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A person who immigrated to the US 10 years ago still has two bank accounts abroad that she did not close. No money has been added to the accounts since then, there was no activity and no interest generated, i.e. there was no income.

She has not reported the foreign accounts on a FBAR form nor on her tax returns, although it represents more than $10,000 total; she would like to regularize her situation.

The specific question is:

  • will these assets be considered as income by the IRS, even though the account money predates her becoming a US person?
  • Even if there was no income, is it possible that the person still had to pay other taxes related to foreign assets (i.e. does the IRS tax assets, not only income?)
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  • Assets aren't taxed in general, though income from capital gains is taxed. I don't know whether gains or losses due to foreign exchange rates would be relevant here. Someone surely knows at Personal Finance & Money, which is a better venue for this question.
    – phoog
    Mar 9, 2021 at 16:55
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    I’m voting to close this question because it's much better asked at money.stackexchange.com Mar 9, 2021 at 18:03
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    This is a question about US tax laws, and is prfectly on-topic here, althoguh it could surely be asked on Money.SE Mar 9, 2021 at 19:03
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    @RayButterworth last I checked it is not necessary to submit a balance sheet as part of the immigration process. The misrepresentation here is a tax matter, not an immigration matter. Furthermore, a bunch of money in an account is not income, so there is no reason to declare it as such. As ohwilleke's answer shows, solving this problem is more complicated than simply declaring (falsely, i might add) that the money is income.
    – phoog
    Mar 10, 2021 at 12:40
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    I recommend that, altho this is tax versus immigration, the person should contact an immigration attorney, because if there were an omission on an official document, that could affect immigration status even if the person were naturalized afterwards.
    – Tiger Guy
    Mar 10, 2021 at 19:24

1 Answer 1

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will these assets be considered as income by the IRS, even though the account money predates her becoming a US person?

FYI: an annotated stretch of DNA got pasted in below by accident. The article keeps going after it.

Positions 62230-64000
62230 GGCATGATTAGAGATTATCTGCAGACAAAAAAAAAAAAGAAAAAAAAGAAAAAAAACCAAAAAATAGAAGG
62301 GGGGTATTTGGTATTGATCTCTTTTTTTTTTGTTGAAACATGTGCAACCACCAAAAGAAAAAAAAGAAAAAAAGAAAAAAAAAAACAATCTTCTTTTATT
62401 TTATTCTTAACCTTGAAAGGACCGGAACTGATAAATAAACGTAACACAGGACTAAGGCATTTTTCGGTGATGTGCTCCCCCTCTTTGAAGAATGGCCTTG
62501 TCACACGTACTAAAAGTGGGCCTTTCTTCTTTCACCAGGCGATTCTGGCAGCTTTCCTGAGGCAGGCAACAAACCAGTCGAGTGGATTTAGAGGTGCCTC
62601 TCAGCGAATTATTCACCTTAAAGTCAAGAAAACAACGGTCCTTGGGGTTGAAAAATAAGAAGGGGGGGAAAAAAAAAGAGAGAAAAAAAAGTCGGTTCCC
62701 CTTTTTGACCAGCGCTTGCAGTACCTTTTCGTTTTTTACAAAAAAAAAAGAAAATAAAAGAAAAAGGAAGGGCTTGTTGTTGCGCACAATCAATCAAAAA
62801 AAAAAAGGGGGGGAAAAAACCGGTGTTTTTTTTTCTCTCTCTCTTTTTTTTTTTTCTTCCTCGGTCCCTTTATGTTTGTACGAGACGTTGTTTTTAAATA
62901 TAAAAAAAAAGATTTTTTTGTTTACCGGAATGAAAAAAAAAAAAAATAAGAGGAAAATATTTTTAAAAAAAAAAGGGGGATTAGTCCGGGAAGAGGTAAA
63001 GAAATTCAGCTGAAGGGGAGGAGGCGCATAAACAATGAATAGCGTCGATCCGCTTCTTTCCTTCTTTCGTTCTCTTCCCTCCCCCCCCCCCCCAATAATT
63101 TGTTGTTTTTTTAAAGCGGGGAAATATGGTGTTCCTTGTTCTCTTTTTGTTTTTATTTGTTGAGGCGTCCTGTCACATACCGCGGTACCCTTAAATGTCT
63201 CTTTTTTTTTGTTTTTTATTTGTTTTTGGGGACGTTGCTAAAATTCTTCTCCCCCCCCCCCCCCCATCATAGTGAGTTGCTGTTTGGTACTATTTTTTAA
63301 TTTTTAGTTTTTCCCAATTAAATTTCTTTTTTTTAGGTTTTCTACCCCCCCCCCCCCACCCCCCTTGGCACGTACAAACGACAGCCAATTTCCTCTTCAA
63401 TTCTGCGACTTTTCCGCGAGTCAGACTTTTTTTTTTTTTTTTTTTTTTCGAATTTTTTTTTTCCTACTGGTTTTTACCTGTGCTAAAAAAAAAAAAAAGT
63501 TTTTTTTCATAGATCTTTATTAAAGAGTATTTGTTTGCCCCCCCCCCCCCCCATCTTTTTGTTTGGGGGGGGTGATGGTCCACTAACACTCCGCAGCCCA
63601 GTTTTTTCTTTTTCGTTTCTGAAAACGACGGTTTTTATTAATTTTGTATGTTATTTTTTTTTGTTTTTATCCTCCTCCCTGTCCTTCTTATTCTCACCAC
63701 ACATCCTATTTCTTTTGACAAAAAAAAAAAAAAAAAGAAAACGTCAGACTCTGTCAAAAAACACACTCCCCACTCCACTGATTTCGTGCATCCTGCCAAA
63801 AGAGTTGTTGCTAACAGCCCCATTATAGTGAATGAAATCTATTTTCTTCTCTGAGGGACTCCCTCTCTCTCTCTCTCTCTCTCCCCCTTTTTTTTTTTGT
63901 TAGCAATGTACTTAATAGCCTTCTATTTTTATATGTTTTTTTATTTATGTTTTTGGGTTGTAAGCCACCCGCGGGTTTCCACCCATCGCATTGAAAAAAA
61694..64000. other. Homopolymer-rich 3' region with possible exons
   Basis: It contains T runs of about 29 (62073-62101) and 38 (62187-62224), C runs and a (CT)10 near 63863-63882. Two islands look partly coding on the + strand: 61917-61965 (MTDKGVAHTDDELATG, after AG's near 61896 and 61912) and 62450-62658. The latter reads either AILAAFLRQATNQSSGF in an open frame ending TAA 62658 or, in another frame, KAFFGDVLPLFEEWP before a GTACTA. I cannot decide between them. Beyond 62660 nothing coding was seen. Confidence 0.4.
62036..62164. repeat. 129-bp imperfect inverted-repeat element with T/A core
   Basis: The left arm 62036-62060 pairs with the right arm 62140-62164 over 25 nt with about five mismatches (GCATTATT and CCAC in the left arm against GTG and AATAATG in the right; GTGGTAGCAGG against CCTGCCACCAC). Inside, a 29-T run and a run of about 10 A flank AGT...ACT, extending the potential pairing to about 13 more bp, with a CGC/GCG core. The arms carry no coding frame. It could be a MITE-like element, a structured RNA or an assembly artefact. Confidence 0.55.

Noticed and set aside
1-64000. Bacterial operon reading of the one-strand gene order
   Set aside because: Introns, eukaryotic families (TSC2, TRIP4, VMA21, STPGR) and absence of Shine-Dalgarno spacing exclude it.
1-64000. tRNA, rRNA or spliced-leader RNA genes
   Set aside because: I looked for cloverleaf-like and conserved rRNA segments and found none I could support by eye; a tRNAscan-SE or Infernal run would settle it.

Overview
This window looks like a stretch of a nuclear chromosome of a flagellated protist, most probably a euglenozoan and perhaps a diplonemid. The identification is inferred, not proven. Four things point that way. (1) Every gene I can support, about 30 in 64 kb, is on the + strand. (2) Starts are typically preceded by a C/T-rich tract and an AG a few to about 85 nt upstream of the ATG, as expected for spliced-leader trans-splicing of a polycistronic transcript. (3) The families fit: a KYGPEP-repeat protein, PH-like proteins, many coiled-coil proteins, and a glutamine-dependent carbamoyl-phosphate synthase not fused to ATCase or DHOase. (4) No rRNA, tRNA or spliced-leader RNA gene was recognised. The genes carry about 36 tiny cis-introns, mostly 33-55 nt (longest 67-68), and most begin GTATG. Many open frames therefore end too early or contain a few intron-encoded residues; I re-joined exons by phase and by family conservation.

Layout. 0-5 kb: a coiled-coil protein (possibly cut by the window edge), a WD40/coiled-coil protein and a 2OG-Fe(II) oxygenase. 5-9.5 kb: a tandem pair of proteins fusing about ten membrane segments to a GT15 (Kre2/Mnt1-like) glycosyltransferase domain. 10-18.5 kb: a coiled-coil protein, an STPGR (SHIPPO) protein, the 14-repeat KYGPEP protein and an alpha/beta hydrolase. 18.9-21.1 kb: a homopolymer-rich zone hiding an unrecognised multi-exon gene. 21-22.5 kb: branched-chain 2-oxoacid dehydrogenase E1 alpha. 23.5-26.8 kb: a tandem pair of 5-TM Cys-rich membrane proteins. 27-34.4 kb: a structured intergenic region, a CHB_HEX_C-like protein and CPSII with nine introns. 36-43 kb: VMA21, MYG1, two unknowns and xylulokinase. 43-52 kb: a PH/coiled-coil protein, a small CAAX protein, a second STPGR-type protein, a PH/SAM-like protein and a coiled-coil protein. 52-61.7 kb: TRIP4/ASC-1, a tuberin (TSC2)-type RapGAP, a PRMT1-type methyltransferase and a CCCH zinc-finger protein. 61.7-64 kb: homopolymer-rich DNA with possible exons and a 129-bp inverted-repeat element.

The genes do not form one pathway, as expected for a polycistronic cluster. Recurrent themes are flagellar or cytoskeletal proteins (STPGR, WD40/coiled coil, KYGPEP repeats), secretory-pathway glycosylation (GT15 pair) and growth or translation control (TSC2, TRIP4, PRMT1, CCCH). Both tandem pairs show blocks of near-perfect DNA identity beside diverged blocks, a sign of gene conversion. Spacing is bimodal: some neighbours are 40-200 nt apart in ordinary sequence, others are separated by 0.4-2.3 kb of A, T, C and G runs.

No.

Even if there was no income, is it possible that the person still had to pay other taxes related to foreign assets (i.e. does the IRS tax assets, not only income?

There are fines related to failure to disclose foreign bank accounts which are quite draconian. The fines are high out of concerns about money laundering and terrorism funding, without a legislative, IRS or judicial recognition that these issues can arise in far less nefarious circumstances.

But the fines are not truly taxes. They are fines for failure to file an information tax return or make a disclosure that is required by statute.

If the disclosure had been made in a timely manner, there would have been no actual tax due and it is not illegal to have the accounts, so long as they are disclosed.

Resolving an irregularity of this kind is quite tricky, can go very badly if done incorrectly (e.g. hundreds of thousands of dollars of civil tax fines or worse and possible impairment of immigration status), and calls for specialist international tax administration counsel.

I've encountered a case like this in my own practice and referred it out to specialist counsel rather than handling myself, even though I regularly handle less demanding international tax questions in my practice. This is a "brain surgery"/"rocket science" class difficulty problem as far as lawyer expertise requirements are concerned.

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  • Thank you for your answer. I did find on irs.gov: "The IRS won’t impose a penalty for failure to file delinquent FBARs if you reported your foreign income properly and paid any associated taxes on your U.S. tax return and it hasn’t already contacted you about an audit or request for delinquent returns for the years covered by the delinquent FBARs." (taxpayeradvocate.irs.gov/get-help/international/…). Are these "penalites" the same as the ones you mentioned here ? Can this statement from the IRS be trusted, for her to step forward?
    – Harvey
    Mar 13, 2021 at 18:25
  • @Harvey I would talk to a pro first.
    – ohwilleke
    Mar 16, 2021 at 1:45

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